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Diseases

Genetic and Rare Diseases Information Center (GARD)

Fine-Lubinsky syndrome


Other Names for this Disease
  • Brachycephaly - deafness - cataract - intellectual disability
  • Brachycephaly, deafness, cataract and mental retardation
See Disclaimer regarding information on this site. Some links on this page may take you to organizations outside of the National Institutes of Health.

Your Question

Do you have information about Fine-Lubinsky syndrome? My son's doctor suggested that this may be the cause of his poor vision and hearing.

Our Answer

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What is Fine-Lubinsky syndrome?

Fine-Lubinsky syndrome (FLS) is a very rare syndrome that affects various parts of the body. Signs and symptoms can vary and may include brachycephaly or plagiocephaly; structural brain abnormalities; abnormal EEG; intellectual disability; deafness; eye conditions (cataracts or glaucoma); distinctive facial features; and body asymmetry. The underlying cause of FLS remains unknown. Almost all cases have been sporadic (occurring in people with no family history of FLS) with the exception of 2 affected siblings, suggesting it was inherited in an autosomal recessive manner.[1][2][3]
Last updated: 6/23/2015

What are the signs and symptoms of Fine-Lubinsky syndrome?

The signs and symptoms known to occur in people with Fine-Lubinsky syndrome (FLS) are based on reports of the few people who have been diagnosed and described in the medical literature. Numerous features have been reported and many of them vary among affected people. The key signs for diagnosis may include:
  • non-synostotic brachycephaly or plagiocephaly (a deformity of the skull that is not due to bone fusion)
  • structural brain anomalies
  • abnormal electroencephalogram (EEG)
  • intellectual disability
  • deafness
  • ocular (eye) abnormalities (cataracts or glaucoma)
  • distinctive facial features (including a high/wide forehead; shallow eye orbits; a flat/round face; low-set, posteriorly-rotated ears; and an abnormally small mouth)
  • body asymmetry, which may be present at birth (congenital)[3]
Last updated: 6/23/2015

What causes Fine-Lubinsky syndrome?

The cause of Fine-Lubinsky syndrome remains unknown. With the exception of one family report of an affected brother and sister (suggesting an autosomal recessive inheritance pattern), all other cases have been sporadic (occurring in people with no family history of FLS). Additional reports are needed to identify a possible genetic cause of FLS. While karyotypes (pictures of chromosomes) were reportedly normal in affected people, the presence of a very small chromosomal rearrangement (too small to detect with a karyotype) as a possible cause for FLS has not been ruled out.[4][3]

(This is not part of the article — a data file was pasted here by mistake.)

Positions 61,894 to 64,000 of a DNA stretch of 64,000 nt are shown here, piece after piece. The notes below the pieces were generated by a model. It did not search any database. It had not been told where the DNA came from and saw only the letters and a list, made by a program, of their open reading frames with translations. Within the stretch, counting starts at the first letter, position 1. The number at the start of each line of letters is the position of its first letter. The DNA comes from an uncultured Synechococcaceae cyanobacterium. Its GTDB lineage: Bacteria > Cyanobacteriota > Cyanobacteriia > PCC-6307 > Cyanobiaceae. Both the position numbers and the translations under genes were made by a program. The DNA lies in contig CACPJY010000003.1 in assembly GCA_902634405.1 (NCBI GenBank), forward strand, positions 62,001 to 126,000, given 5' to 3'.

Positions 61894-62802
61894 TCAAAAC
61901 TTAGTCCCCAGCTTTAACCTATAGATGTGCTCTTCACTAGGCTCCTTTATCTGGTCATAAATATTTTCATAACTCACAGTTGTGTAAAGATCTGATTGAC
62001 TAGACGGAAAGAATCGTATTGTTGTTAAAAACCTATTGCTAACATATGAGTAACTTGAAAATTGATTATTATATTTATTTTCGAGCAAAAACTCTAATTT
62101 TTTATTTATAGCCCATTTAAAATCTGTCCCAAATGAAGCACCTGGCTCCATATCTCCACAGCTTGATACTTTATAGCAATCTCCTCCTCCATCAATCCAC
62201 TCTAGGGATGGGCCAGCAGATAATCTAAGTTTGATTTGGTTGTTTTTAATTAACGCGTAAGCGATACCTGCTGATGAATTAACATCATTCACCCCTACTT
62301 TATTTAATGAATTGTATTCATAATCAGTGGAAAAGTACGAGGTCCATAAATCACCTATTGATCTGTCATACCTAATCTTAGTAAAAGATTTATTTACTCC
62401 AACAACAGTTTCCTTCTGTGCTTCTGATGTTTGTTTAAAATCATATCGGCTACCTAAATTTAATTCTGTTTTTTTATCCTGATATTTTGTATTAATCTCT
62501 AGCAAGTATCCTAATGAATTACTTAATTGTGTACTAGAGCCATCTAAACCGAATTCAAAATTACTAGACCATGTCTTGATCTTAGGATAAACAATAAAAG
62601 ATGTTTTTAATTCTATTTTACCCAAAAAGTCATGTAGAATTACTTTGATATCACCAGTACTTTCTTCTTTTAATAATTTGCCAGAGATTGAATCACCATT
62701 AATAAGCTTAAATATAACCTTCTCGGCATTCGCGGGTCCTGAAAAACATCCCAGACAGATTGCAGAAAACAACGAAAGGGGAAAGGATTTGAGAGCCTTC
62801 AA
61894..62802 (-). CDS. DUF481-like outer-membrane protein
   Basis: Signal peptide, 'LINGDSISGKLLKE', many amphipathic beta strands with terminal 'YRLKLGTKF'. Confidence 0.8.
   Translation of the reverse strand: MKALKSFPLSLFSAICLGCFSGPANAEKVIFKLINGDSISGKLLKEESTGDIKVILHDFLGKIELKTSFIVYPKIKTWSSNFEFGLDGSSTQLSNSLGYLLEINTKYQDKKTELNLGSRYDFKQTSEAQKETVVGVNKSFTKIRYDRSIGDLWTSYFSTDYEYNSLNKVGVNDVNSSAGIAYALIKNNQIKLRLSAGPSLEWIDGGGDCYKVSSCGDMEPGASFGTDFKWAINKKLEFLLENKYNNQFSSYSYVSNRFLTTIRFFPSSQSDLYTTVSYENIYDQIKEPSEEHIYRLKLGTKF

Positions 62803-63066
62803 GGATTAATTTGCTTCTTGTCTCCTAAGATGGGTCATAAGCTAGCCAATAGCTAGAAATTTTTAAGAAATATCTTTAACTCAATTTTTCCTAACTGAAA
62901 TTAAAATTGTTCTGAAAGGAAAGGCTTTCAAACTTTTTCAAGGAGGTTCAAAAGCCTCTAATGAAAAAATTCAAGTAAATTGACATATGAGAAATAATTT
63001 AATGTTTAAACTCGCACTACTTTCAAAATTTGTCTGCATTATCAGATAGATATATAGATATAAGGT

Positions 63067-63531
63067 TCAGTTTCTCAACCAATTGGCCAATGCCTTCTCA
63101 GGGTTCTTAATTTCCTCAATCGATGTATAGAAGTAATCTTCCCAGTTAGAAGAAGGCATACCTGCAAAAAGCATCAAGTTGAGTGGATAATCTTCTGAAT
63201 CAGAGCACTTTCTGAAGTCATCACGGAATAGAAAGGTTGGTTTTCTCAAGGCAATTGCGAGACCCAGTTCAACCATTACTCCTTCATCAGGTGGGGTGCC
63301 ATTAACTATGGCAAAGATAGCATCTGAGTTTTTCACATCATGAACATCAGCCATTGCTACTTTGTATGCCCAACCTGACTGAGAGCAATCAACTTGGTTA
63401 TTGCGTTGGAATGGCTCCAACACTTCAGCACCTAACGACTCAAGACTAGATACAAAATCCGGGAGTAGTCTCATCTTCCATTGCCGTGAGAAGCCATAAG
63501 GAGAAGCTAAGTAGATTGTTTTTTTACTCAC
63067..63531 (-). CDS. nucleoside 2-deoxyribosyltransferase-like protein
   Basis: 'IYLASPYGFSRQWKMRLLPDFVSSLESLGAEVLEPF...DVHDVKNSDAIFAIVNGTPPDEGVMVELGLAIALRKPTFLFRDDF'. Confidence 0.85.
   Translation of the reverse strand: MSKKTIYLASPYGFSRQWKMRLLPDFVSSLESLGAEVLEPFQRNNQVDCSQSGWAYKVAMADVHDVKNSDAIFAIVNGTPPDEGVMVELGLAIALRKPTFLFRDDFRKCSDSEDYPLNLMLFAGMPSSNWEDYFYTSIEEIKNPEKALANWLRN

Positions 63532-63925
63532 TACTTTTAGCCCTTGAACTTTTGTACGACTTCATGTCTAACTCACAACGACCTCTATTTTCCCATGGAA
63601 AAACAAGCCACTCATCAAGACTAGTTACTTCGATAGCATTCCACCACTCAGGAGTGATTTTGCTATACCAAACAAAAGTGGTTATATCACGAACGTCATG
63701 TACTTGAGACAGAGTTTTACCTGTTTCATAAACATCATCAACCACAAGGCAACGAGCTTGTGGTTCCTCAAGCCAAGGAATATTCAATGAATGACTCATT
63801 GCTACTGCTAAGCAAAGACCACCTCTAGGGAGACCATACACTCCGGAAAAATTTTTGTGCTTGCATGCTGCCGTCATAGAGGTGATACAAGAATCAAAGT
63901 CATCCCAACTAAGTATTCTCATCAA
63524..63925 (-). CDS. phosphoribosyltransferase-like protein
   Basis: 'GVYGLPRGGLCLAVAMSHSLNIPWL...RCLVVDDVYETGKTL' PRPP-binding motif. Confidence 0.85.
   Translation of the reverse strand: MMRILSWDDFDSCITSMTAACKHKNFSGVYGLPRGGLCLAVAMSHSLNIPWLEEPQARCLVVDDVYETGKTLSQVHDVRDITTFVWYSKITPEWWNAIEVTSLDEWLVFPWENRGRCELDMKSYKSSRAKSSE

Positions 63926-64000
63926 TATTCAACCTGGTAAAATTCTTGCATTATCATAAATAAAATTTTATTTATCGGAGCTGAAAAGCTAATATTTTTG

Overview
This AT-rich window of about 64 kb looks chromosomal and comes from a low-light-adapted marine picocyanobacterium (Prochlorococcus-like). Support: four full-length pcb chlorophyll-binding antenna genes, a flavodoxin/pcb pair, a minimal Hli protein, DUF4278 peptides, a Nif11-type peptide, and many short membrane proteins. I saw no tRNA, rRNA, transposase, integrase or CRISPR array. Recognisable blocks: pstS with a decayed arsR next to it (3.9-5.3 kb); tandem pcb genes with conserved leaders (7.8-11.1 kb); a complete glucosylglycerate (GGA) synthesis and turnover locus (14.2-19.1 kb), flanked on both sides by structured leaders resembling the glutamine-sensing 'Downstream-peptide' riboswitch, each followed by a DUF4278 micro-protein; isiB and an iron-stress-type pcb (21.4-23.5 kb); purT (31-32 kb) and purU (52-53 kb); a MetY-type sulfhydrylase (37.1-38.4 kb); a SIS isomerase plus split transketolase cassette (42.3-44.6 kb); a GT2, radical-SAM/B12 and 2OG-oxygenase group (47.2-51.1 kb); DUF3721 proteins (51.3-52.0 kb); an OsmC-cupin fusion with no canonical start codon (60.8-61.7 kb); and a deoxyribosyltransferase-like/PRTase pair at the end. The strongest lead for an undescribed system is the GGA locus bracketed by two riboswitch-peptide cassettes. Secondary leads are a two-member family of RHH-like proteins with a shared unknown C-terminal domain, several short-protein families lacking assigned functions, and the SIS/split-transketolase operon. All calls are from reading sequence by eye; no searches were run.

Last updated: 6/23/2015

How is Fine-Lubinsky syndrome inherited?

Almost all people reported to have Fine–Lubinsky syndrome (FLS) have been the only affected people in their families (these cases were sporadic). There has been one report of an affected brother and sister with unaffected parents, suggesting autosomal recessive inheritance.[5][3] Additional reports are needed to identify a possible genetic cause for the condition.[3] Parents of a child with FLS should be aware that if the condition is inherited in an autosomal recessive manner, each of their children has a 25% (1 in 4) risk to be affected. Although karyotypes (pictures of chromosomes) have been reported as normal in affected people, the presence of a very small chromosomal rearrangement has not been excluded as a possible cause of FLS.[3]
Last updated: 6/23/2015

How is Fine-Lubinsky syndrome diagnosed?

In 2009, Corona-Rivera et. al reviewed the signs and symptoms reported in people diagnosed with Fine-Lubinsky syndrome (FLS). They identified key signs for diagnosis as: non-synostotic (without synostosis) brachycephaly (short or broad head) or plagiocephaly (flattening of the head); structural brain anomalies; abnormal EEG; intellectual disability; deafness; ocular (eye) abnormalities including cataracts or glaucoma; distinctive facial features involving high/wide forehead, shallow orbits, flat/round face, low-set posteriorly rotated ears, and microstomia (small mouth); and body asymmetry.[6]
Last updated: 6/23/2015

References
  • Fine-Lubinsky syndrome. Orphanet. September 2007; http://www.orpha.net/consor/cgi-bin/OC_Exp.php?lng=EN&Expert=1272. Accessed 4/27/2011.
  • Robert J. Gorlin, Meyer Michael Cohen, Raoul C. M. Hennekam. Syndromes of the Head and Neck, Fourth Edition. US: Oxford University Press; 2001;
  • Corona-Rivera JR et. al. Further clinical delineation of Fine-Lubinsky syndrome. Am J Med Genet A. May, 2009; 149A(5):1070-1075.
  • Takaya Nakane, Naoki Mizobe, Hidemasa Hayashibe and Shinpei Nakazawa. A variant of Fine-Lubinsky syndrome: a Japanese boy with profound deafness, cataracts, mental retardation, and brachycephaly without craniosynostosis. Clinical Dysmorphology. 2002; 11:195-198.
  • Ashley M. Holder, Brett H. Graham, Brendan Lee and Daryl A. Scott. Fine–Lubinsky Syndrome: Sibling Pair Suggests Possible Autosomal Recessive Inheritance. American Journal of Medical Genetics Part A. 2007; 143A:2576-2580.
  • Marla J. F. O'Neill et al. BRACHYCEPHALY, DEAFNESS, CATARACT, MICROSTOMIA, AND MENTAL RETARDATION. OMIM. October 30, 2009; http://www.ncbi.nlm.nih.gov/omim/601353. Accessed 4/27/2011.
Other Names for this Disease
  • Brachycephaly - deafness - cataract - intellectual disability
  • Brachycephaly, deafness, cataract and mental retardation
See Disclaimer regarding information on this site. Some links on this page may take you to organizations outside of the National Institutes of Health.